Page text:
The cerebral cortex plays a role in many higher cognitive functions, including: memory, attention, perception, cognition, awareness, meta-awareness, thought, language, consciousness, social interaction, sensory processing, complex problem solving and planning, impulse control, creativity, personality, morality, development and pursuit of goals, differentiates among conflicting thoughts, inhibits counterproductive behavior, and predicts future outcome from present behavior. These mental processes and behaviors are what distinguish human beings from all other animal species and what provide us with the tools to operate within and understand the physical universe.
The frontal lobe, the largest and most recent area of the brain to evolve, is located behind the forehead. This brain region is responsible for many complex cognitive behaviors like decision making, problem solving, attention and emotional expression that enable the functions of higher human consciousness.
The frontal lobe provides human beings the ability to produce and comprehend language by putting thoughts into words and coherent sentences; helps humans recognize, understand and react to the feelings and emotions of others; assists in the formation of new memories; coordinates impulse control to determine consequences from present actions through deductive reasoning; helps to compare and categorize objects; involved in the development of a persons personality though interactions, behaviors, and the formations of new memories; coordinates primary motor control; engages in the pursuit of reward-seeking behavior and motivation through the release of dopamine, the pleasure seeking neuron; and plays a major role in meta-cognition, Self-awareness, and consciousness.
This feeling and awareness of what it is like to be a separate ego in the physical world is a projection of the accumulation of our experiences, memories, habits, and behaviors from our past and our conscious awareness in the present moment to express them in an individualized pattern of personality.
The parietal lobe is located at the top of the head, just behind the frontal lobe. The primary function of this lobe is to assist in the coordination and navigation of spacial awareness, a process known as proprioception, the perception and awareness of movement in space; also helps to localize our sense of touch by determining the sensation of objects in space; assists in the integration and organization of sensory input from other areas of the brain and body; provides a mental map of the physical, visual world; assists in the assessment of shape, size, number and distance of objects in the physical world; also coordinates attention, processes language, and comprehends reading, writing and mathematical computation.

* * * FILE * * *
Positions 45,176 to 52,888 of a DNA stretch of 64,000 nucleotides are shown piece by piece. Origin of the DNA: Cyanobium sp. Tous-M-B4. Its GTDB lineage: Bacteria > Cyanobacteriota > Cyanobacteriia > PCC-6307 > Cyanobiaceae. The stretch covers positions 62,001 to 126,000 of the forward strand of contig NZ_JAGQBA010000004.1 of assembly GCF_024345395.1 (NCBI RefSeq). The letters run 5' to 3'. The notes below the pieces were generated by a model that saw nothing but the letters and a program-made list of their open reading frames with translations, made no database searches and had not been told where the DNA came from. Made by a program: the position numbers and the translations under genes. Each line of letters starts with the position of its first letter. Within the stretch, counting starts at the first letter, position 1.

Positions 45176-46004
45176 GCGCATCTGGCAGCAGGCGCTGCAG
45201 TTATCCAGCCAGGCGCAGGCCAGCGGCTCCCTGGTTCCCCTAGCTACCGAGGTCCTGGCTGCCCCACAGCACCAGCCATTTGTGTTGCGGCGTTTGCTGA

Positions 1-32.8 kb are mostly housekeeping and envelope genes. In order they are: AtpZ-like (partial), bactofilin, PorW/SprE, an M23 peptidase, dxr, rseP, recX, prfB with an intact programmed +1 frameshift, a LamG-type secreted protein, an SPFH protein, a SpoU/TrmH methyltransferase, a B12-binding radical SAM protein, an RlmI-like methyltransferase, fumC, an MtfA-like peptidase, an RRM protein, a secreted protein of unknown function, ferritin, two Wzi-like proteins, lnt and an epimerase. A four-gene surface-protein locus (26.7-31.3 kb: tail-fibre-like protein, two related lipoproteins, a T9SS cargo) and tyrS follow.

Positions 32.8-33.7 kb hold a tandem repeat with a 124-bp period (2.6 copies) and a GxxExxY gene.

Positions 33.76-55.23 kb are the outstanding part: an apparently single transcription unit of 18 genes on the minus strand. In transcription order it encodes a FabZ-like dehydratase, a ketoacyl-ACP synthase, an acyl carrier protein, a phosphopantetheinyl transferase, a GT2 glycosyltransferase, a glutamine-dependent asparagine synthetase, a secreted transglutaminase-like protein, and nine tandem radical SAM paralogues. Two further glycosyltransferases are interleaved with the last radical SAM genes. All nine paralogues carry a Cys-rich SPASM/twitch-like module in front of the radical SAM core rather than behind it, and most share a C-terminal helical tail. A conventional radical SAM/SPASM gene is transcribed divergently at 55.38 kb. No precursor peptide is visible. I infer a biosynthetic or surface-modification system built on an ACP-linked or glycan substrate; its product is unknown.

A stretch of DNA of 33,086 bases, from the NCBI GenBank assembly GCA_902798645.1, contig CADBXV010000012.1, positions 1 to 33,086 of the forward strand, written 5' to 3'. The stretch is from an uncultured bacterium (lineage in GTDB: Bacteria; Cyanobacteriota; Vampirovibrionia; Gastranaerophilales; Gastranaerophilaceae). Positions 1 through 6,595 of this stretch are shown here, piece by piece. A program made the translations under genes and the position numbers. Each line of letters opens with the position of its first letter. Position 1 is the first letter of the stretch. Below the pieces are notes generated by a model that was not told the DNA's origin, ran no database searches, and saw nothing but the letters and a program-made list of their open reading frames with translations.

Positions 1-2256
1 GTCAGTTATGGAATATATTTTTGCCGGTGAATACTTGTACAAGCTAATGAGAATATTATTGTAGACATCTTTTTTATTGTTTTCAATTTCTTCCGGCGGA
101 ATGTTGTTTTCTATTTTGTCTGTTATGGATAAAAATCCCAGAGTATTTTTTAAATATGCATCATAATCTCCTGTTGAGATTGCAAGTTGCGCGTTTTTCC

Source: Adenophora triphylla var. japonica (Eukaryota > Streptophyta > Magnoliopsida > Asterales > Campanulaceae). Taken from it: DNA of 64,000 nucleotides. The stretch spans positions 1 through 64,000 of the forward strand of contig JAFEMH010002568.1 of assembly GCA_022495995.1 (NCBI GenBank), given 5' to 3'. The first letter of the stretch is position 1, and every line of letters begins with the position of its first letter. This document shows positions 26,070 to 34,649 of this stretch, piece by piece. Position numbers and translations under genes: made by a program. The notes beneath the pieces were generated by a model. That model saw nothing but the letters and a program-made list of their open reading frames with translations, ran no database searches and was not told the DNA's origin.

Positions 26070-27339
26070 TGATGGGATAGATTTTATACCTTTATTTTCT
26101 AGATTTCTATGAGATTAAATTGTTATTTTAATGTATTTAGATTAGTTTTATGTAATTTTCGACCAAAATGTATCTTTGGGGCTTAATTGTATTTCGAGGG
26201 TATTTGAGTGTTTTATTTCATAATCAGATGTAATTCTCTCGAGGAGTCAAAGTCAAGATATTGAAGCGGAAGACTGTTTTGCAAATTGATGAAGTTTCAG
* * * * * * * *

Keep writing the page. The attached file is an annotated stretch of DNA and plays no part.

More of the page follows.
The occipital lobe is a small region located at the back of the brain, where our visual processing center is located. The primary visual cortex receives and processes visual input from the eyes and helps coordinate accurate responses by transmitting input to other areas of the brain. The occipital lobe assigns meaning to and remembers visual perceptions; coordinates the ability to read and recognize printed words; creates a map of the visual world to assist in spacial navigation and visual memory; detects presence and location of light; determines and distinguishes between colors; also measures space, distance, depth and size of objects.
The temporal lobes are located on the sides of the head, above the ears. These lobes are responsible for speech production and language comprehension (processed in Wernicke’s and Broca’s area); processing auditory and visual perception and facial recognition; organizes and attaches meaning to sensory input; coordinates functions of the limbic system by processing input from the amygdala (our fear response) and hippocampus (our emotional-sensory connection and memory); also processes input from the olfactory bulb to determine our sense of smell.
The journey inwards, towards Self-actualization, requires an evolution of thought and action, greater personal responsibility, and Self-discipline to overcome the unconscious mental barriers of the primitive and instinctual ego. Ignorance is a self-imposed prison of ones own choosing. Escaping from the darkness of unconscious behavior requires a rigorous Self-analysis that many individuals fail to address for fear of finding a hidden and uncomfortable truth that may uncover a buried and unconscious aspect of the Self, disguising and projecting itself as a primitive ego. We create fictitious problems to answer illogical questions about our illusory ego, while recklessly and futilely defending that ego on the grounds of protecting that individualized person we believe to be our true Self.
We often fail to realize that the ego we defend is the image that society, our friends, family, enemies, and the surrounding culture have given us. We exist inside of this bubble of ego dominance and control and never allow our real Self to shine through without the fettered attachments and false persona that weigh us down each day. Our thoughts, feelings, behaviors and emotions flow through on unconscious habit, which creates a repetitive cycle of willful ignorance that discourages conscious and free thought, promoting instead, a state of dependence and autonomous action determined by our past experience. Not until we make the conscious decision to look within ourselves and answer those deep dreams, goals, and ambitions can we hope to break from our dominator ego consciousness and awaken the higher conscious and unique Self that each of us are meant to be. Part 3